The immediate cause, however, of the prevalence of supernatural stories in these parts, was doubtless owing to the vicinity of Sleepy Hollow. There was a contagion in the very air that blew from that haunted region; it breathed forth an atmosphere of dreams and fancies infecting all the land. Several of the Sleepy Hollow people were present at Van Tassel’s, and, as usual, were doling out their wild and wonderful legends. Many dismal tales were told about funeral trains, and mourning cries and wailings heard and seen about the great tree where the unfortunate Major Andre was taken, and which stood in the neighborhood. Some mention was made also of the woman in white, that haunted the dark glen at Raven Rock, and was often heard to shriek on winter nights before a storm, having perished there in the snow. The chief part of the stories, however, turned upon the favorite spectre of Sleepy Hollow, the Headless Horseman, who had been heard several times of late, patrolling the country; and, it was said, tethered his horse nightly among the graves in the churchyard.
From the Legend of Sleepy Hollow,” by Washington Irving
Tarrytown and Sleepy Hollow it is true, is steeped in ghost stories and fantastic tales. One such legend is of the white lady of Raven’s Rock. I spent a long afternoon trying to navigate the back trails of Rockefeller Preserve in search of this landmark, to get a shot for Jonathan Kruck’s forthcoming book on the legends of Sleepy Hollow and environs, and in doing so, found out how frightening Ichabod’s nightly walks must have been. The forest is thick, the ground hilly and even in the twentieth century, there is a fair amount of wildlife scampering about.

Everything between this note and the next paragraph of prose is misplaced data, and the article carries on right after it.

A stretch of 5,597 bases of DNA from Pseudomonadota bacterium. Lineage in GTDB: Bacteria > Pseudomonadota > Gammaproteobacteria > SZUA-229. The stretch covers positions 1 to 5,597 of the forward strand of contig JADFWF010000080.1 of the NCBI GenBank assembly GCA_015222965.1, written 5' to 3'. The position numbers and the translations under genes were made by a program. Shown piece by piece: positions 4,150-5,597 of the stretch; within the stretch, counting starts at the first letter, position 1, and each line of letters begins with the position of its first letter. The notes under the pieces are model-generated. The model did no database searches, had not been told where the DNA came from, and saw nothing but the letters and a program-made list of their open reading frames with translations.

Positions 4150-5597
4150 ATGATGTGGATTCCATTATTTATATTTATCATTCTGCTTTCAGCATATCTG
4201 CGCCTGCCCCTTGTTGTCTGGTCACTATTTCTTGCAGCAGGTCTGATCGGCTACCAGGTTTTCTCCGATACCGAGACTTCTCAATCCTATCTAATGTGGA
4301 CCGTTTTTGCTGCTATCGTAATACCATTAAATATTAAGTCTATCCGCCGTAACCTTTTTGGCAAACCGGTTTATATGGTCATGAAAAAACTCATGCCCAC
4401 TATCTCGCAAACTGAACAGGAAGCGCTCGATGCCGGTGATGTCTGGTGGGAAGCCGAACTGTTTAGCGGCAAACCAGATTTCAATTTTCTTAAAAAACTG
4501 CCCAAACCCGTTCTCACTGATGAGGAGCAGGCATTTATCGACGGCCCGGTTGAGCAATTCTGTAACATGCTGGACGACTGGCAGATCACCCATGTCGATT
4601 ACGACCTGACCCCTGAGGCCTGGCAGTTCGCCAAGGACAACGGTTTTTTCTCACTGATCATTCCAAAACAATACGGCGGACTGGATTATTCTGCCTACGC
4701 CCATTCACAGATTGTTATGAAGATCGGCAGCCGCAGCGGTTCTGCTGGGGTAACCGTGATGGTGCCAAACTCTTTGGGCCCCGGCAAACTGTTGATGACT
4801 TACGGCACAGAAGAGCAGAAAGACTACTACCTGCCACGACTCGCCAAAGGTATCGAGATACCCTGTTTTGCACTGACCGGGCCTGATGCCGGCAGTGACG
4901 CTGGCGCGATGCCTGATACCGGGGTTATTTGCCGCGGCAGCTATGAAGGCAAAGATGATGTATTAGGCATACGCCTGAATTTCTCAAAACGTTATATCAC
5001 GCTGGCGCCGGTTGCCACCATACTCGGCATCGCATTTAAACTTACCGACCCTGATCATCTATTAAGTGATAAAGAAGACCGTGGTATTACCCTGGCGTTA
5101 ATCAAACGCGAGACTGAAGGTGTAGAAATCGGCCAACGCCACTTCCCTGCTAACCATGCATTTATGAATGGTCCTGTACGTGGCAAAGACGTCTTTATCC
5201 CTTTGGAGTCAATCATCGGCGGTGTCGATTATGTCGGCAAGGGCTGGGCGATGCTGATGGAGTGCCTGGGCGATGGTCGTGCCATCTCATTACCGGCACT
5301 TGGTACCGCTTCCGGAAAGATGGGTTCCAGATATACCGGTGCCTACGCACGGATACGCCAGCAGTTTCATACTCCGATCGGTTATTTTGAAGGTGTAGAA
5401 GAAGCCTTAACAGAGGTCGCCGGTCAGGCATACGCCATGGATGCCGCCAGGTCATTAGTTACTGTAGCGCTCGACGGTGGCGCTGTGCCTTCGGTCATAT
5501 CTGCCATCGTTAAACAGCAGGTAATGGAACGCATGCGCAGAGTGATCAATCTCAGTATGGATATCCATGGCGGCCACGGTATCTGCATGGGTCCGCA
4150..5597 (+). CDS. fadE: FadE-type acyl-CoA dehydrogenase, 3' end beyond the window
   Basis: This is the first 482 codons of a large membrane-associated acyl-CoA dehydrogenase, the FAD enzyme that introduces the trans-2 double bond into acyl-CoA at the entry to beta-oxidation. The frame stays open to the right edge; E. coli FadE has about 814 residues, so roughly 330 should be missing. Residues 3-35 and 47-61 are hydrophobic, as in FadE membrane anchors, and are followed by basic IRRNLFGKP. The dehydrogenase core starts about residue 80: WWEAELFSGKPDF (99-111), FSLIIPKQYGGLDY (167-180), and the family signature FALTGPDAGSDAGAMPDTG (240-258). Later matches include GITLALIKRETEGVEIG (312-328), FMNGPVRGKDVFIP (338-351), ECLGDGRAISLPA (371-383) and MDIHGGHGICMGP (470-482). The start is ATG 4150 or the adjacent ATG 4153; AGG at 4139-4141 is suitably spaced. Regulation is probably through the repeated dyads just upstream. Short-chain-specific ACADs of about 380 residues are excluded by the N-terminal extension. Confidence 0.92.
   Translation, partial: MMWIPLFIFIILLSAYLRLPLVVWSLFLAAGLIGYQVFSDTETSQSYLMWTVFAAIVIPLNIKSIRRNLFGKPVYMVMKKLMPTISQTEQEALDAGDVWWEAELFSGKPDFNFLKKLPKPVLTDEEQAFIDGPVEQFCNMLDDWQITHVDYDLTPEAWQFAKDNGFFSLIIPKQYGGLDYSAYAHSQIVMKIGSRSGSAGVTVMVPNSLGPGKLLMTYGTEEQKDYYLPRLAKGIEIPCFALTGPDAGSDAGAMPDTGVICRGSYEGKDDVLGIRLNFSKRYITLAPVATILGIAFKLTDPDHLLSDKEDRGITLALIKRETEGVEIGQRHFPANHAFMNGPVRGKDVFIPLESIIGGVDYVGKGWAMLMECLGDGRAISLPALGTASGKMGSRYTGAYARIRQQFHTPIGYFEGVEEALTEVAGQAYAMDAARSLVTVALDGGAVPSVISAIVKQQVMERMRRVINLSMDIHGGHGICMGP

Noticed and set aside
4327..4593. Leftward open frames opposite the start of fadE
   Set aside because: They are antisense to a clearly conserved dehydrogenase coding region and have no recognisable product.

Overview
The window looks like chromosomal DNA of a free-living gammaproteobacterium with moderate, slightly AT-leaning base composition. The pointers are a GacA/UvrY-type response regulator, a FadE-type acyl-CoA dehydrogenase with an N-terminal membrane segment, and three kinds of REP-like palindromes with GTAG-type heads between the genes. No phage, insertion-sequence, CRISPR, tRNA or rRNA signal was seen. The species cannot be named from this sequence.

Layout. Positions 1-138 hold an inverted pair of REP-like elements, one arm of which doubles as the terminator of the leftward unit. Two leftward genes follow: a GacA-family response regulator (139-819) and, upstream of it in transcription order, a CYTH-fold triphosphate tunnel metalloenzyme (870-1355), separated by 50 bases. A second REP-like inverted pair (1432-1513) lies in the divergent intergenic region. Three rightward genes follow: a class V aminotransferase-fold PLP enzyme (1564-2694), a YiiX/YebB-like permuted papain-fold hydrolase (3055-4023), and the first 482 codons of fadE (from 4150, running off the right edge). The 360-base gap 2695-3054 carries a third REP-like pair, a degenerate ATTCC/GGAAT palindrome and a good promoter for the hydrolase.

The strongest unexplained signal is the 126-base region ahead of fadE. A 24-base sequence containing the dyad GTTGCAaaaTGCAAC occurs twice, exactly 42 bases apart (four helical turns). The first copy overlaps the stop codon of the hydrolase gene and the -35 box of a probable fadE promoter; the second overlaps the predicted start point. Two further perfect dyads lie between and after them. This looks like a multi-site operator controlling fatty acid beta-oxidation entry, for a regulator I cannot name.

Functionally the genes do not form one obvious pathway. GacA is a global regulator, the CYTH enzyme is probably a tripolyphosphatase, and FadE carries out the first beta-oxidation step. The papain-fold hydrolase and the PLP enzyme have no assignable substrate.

The legend takes many forms, but the one that sticks with me is of a woman, engaged to be married to a local boy, who was out on her way to meet the young fellow. The gentleman was accosted by British soldiers, one of whom secretly wanted to enjoy the affections of the young lady. For one reason or another, it became known that the young man was on his way to meet her, and he was dispatched from this earth by the jealous redcoat. His killer and the other soldiers went searching for the young lady, found her and informed her of her young lover’s fate. She fled from the soldiers and deeper into the forest. Meanwhile, night was coming on, and with it a raging snow storm. Eventually she escaped, but found herself far from home, and according to legend, dressed only in a white dress. Seeking shelter she descended the slopes of Kykuit hill, till she found herself at Raven Rock, a rock formation which overlooks the Sawmill River below. Huddling against the rocks, she eventually died of exposure. It is said that on snowy nights, she can still be seen wandering the slopes of the hillside or atop Raven Rock, calling out for her young lover.
On a whim I decided to take the biker’s and jogging trail which skirts the Sawmill River. After a bit of a walk, I realized that Raven’s Rock must be somewhere above me. Now I love the past and antiquities in general, but I’m not too ashamed to admit that with the help of the iPhone’s GPS and a photocopied map and the written account of the arrest and transportation of the British Spy, Major Andre, I soon realized that I was no more than twenty or so yards below Raven’s Rock. A short climb up the hills, a few slices to the legs from briars and a really impressive case of poison ivy later, I found myself sitting beside the brook at Raven’s Rock, no doubt very close to where the young lady of legend had perished.